Sunday 15 May 2011

Trigo cube [Chain-Loop Edition]

I first came across Michael Toulouzas’ puzzles when I spotted a beautiful puzzle called Cross Windows on Cubic Dissection earlier this year. It was billed as Mike’s signature puzzle and didn’t take long to sell out all 17 copies. 

Roll forward a couple of months and I was loitering around Puzzle Paradise during one of their auctions (always dangerous according to Gill!) when I noticed a new addition to the listings, showing 5 Chain-Loop Edition Trigo cubes from the self-same Mike Toulouzas available on a Buy-Out basis for a rather reasonable price. A couple of quick emails between a few of my puzzling buddies established that these were indeed quite a find, when someone asked if Mike intended making any more of them in the future, the response was along the lines of “No way!, They’re far too difficult to make!”  (... my words - not his ...) “ there will only ever be 17 of them” – that was about all the encouragement I needed, so I ordered one straight-away. 

This puzzle is based on Mike’s 2004 entry in the IPP 24 puzzle competition where the sides of the cube had 8 arrows picked out in different types of wood – hence 8 Arrows Trigo Cube. He’d been working on the idea of having a set of interlocking loops running around the faces of the cube and had worked out a scheme for doing this, and then turned his paper model into this puzzle. That on its own would make quite a nice puzzle ... but Mike decided that to do things properly, the loop patterns would actually be made up by laminating each of the pieces out of solid pieces of wood ... so when you see a Maple strip on one piece – it actually goes all the way through that piece ... which means that each of the bits of the cube is made up of a huge array of cubes, pyramids, prisms and the like, all perfectly cut and joined to make up the final cube with a pair of linked loops running around the faces. Oh, and if you’re thinking to yourself that the wood looks a bit weathered (or well-loved), that’s intentional – Mike specifically wanted that look and spent ages applying a beautifully ‘aged’ patina. 

Being  a bit of a perfectionist, Mike wasn’t entirely happy with the final results, saying: “I am not so satisfied of the result due to technical difficulties, but overall as a lover for how attractive a puzzle looks, I think it’s OK.” – personally, I reckon that’s a huge understatement!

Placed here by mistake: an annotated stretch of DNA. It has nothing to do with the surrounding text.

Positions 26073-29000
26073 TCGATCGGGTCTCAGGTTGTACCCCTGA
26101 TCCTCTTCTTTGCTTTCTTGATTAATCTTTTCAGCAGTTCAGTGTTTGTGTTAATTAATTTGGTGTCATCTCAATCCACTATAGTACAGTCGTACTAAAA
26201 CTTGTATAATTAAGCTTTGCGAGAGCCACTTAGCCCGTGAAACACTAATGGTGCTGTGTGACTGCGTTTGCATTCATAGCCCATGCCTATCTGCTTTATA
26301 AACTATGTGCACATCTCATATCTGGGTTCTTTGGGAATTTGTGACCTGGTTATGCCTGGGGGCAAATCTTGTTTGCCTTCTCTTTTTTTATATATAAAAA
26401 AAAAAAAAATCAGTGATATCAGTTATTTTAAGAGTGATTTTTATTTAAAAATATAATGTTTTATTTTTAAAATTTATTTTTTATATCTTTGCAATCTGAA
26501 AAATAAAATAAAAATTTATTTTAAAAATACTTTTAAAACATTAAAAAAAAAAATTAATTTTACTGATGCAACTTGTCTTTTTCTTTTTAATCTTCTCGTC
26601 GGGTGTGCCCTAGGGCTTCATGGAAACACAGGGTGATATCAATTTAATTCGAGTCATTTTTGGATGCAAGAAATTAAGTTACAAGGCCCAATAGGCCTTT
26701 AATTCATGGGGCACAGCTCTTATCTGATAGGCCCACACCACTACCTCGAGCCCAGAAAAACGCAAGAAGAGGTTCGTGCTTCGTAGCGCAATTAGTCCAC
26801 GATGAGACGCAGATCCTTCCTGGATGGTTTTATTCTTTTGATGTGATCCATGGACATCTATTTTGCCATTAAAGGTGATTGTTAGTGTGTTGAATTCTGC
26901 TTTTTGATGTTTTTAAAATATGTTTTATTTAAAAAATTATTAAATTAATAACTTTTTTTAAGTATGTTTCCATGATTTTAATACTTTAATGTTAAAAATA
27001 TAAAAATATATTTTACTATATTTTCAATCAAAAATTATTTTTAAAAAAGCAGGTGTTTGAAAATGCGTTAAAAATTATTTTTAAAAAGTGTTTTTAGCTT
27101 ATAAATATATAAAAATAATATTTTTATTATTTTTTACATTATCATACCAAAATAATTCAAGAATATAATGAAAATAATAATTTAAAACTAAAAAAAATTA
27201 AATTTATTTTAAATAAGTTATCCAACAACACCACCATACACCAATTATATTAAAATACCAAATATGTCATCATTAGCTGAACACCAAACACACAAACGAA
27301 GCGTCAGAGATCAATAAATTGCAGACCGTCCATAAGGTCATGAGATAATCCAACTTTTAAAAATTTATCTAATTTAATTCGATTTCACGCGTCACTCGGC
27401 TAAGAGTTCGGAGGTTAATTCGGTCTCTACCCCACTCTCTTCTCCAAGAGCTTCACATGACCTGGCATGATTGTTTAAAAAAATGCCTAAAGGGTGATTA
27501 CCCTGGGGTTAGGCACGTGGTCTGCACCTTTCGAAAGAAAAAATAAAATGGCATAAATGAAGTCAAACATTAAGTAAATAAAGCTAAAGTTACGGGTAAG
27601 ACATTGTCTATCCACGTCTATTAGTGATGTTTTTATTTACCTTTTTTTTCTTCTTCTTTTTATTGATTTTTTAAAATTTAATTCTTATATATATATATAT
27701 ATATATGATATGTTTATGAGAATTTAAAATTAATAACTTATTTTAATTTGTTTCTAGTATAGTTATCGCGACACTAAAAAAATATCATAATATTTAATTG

OK, so you can tell from the pictures that this is an 8-piece cube assembly puzzle with a bit of a difference – not least of which, because of the whacky shapes of each of the unique pieces. Effectively the cube is roughly divided into 8 smaller cubes, each of which is further divided into a 3*3*3 cube – except that all the internal joins are on diagonals, and not necessarily within the 8 major cubes (some pieces straddle major cubes and others project into multiple neighbours). Getting three layers of diagonals to join up is one thing, but as you progress through the puzzle, you’ll invariably find that some of your careful work has blocked subsequent pieces from being added ... back up a few steps, lay the pieces down carefully ... add the offending bit and resume ...

It’s a nice, satisfying puzzle to play with – the interlinking of the cubes has been nicely thought through and the shapes of the pieces as they come out are often surprising. The chain loop pattern definitely helps in assembling the puzzle as you can eliminate some assemblies based on matching the colours of the loops in the outside faces... 

It’s in the details... 
When I first received the puzzle, there was a little yellow note, sealed with red sealing wax stuck to the top of the box the puzzle arrived in. Thinking it was the solution (sealed to prevent someone stumbling across it), I dispatched it to the solutions file in the desk and left it there. A couple of weeks later I was scanning solutions onto my PC when I opened the ‘solution’ only to realise that it was Mike’s handwritten certificate for the puzzle, listing all the puzzle’s details ... a personal touch from a craftsman who’s clearly proud of his work –nice one Mike!


  1. After trying your one out and seeing how good it is I'm sad that I missed out on it. Hopefully Mike will make some more at some point.

  2. An attractive looking puzzle cube and an interesting concept!

  3. Are there solutions where you can form a cube but the woods aren't linked into a nice pattern, or is there only one solution? It looks like a very beautiful puzzle!

  4. Hi Allard

    I agree completely with your opinions about Mike TRIGO Cube; I was there as it was built and I know his exactness since many many years;
    I think you have one now but Mike will bring the left over pieces may be before IPP Berlin to me and then will be a few ( but real only a few) available)

    BTW: do you have any contact to Oli, he ordered some pieces from me (Coffin puzzles) and since many weeks no answer for my emails ??

    happy puzzling

  5. @George - not sure, haven't tried to build it the 'wrong way' yet... I'll get back to you...

    @Bernhard - I'm sure you'll find takers for any extra Trigo cubes you can conjure up! (...and Oli should be in touch shortly!)